I remember thinking we'd have time. More time. A few months at least, maybe he could make it to Christmas. Then I saw how quickly he was declining and I thought maybe he'd get through our birthdays, that would still have been 2 months. Then Mom decided it was time to call hospice, and I thought we had a couple of weeks. Time to gather the family, time to ask the questions or tell the stories I still long to hear. Time.

I remember telling a couple of specific people to tell each other what was going on, and I targeted "my group" of people to keep in prayer for us. But I also distinctly remember not putting it on the prayer chain at church and not posting anything on facebook because I didn't want to deal with the crap that people would inevitably throw at me. Platitudes and bumper stickers and rote prayers. I just didn't want to deal with it.

But a couple of weeks ago in church we prayed for a woman. I think her name is Kathy. She lives in the town I go to church in and she was recently diagnosed with some kind of cancer, I think. My pastor started to pray and I started to agree in prayer and ask that God spare them the grief I am going through .... and I had to get up and leave the sanctuary. I stood by a window in our foyer and quietly cried. I think I may have made it to church once in those 7 weeks before he died. Since I specifically didn't want it on the prayer chain, I wondered ...

Did they pray for my Dad and my family
like they are praying for this woman?

I had that momentary "what if?" And I cast that aside pretty quickly, it tried to come back a few times but I refused to dwell on it. But I still wonder. I've thought of asking a couple of my friends who would know, but I'm not sure I want to know the answer. It's a two edged sword for me. If they did pray for us, why didn't any more of them say or do anything before he died? If they didn't pray for us, could it have made any difference? Intellectually, and even spiritually, I know that God is sovereign and holy, I know that His will was done, I know that He is good and only gives good gifts. But my heart weeps.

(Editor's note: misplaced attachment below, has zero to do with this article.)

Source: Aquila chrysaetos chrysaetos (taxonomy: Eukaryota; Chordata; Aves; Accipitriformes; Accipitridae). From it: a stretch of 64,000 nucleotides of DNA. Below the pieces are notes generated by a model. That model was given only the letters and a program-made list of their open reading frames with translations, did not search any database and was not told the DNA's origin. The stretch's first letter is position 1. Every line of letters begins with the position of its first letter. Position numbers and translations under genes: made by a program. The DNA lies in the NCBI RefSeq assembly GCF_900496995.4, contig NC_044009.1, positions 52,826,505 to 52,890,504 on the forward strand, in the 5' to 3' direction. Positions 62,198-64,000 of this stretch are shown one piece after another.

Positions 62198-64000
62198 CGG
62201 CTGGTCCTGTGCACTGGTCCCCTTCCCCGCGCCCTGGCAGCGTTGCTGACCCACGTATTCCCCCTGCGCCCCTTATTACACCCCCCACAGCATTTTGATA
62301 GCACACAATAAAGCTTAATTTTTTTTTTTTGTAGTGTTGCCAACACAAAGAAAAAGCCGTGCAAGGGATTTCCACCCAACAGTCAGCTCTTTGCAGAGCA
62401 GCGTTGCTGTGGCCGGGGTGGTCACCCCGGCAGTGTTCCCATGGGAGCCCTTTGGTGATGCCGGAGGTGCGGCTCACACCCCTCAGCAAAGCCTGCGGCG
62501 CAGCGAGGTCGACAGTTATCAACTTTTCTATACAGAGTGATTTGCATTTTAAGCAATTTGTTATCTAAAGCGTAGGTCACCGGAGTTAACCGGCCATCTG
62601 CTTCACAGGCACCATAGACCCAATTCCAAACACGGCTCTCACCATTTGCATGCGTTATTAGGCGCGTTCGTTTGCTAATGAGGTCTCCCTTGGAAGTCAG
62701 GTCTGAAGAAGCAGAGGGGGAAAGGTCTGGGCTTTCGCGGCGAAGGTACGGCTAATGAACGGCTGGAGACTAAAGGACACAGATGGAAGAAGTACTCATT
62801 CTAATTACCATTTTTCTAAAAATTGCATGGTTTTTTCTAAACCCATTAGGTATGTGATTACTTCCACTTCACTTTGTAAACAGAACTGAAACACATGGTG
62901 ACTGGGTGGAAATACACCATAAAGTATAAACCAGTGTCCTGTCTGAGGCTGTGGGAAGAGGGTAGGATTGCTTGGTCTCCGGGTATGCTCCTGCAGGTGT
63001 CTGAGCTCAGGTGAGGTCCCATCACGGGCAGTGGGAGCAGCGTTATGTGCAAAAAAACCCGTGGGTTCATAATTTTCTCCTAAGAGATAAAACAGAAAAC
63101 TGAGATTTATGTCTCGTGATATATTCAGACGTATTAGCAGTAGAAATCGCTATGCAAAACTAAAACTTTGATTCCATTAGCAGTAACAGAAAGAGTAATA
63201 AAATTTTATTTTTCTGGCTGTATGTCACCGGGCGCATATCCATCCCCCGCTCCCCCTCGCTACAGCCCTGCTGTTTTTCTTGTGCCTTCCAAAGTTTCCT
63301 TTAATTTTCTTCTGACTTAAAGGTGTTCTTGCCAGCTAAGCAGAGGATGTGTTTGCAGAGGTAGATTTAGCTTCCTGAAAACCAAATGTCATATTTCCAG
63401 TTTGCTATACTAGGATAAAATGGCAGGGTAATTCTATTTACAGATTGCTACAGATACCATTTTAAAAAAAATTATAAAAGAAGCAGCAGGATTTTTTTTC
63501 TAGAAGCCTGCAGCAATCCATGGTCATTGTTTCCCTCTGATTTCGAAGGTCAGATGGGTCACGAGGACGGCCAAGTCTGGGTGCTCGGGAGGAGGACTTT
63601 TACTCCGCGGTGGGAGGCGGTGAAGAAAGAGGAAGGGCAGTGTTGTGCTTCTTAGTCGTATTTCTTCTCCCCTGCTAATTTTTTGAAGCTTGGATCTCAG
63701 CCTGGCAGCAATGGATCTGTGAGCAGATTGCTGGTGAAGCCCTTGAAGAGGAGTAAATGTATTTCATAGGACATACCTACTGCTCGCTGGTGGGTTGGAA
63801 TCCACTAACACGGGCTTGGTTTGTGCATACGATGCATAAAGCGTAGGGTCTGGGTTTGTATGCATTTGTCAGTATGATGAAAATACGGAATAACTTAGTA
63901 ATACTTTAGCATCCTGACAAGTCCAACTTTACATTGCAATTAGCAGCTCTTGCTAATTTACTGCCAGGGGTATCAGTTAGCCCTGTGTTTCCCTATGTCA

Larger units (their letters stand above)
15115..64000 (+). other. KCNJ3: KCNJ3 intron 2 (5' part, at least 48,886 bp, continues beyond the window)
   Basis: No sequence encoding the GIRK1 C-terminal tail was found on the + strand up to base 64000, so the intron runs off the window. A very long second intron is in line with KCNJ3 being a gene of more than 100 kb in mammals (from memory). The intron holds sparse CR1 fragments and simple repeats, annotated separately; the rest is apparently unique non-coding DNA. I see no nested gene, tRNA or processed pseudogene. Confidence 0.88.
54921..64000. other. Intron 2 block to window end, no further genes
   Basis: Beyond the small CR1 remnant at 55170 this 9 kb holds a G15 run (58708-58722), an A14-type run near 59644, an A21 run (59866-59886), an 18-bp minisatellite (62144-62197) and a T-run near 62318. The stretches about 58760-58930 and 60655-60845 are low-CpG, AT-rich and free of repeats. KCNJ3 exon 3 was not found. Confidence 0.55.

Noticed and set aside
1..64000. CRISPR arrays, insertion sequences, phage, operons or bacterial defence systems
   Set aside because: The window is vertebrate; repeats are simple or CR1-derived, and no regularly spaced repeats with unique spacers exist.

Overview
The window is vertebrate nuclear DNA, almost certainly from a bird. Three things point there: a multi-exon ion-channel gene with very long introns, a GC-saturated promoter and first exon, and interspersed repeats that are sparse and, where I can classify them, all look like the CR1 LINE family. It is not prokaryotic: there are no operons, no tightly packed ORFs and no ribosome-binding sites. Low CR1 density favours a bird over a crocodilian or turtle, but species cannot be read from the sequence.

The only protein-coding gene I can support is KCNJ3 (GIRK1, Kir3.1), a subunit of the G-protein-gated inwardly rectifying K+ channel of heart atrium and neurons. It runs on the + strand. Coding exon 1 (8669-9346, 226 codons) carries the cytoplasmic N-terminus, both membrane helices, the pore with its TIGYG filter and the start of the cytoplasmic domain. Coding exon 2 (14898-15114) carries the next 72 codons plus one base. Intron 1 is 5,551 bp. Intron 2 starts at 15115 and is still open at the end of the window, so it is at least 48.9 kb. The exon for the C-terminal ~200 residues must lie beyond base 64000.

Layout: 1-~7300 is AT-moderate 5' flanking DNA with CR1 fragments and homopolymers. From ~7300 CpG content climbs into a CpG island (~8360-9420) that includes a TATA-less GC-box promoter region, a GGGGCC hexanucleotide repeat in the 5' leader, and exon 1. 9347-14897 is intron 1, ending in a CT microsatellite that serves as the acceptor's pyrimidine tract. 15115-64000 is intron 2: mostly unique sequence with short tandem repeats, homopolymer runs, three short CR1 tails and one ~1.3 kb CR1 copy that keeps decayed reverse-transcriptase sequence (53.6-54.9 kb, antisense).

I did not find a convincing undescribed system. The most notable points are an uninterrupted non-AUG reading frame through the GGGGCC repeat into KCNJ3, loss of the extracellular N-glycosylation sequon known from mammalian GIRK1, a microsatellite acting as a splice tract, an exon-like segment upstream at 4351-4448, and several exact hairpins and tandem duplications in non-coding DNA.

People like to say time heals all wounds. But that's not true. If you lose a leg in a tragic accident, time doesn't heal that. If you get in a horrifying car crash and your leg is shattered, you will never be exactly the same as you were before. You will have scars. I think time especially doesn't "heal" grief, not this kind of grief. I truly believe I will always feel this absence in my life. But the sharpness and intensity of it will fade as I continue walking through my days. In a few years the idea of October 5th or April 13th won't make me want to curl up in a ball and stop functioning for awhile. Eventually I will be able to remember the good stuff and laugh and only be glad that I had such a wonderful Daddy for such a long time.

But right now, I keep hearing Pink's voice in my head. (starts about 2:55)
Have you ever
wished for
an endless night
lassoed the stars
and the moon
and pulled that rope tight.
I would never wish for my father to still be here in as much pain as he was that last night. But I hear those lyrics and that's what I think of. I wish I could go back. I wish I could stop everything that night, or the night before. I wish I could have appreciated how little time we actually had. I don't know that I would do a lot of things differently than I did, but if I had known we only had 7 weeks, I don't think I would have done anything other than be at the house with them.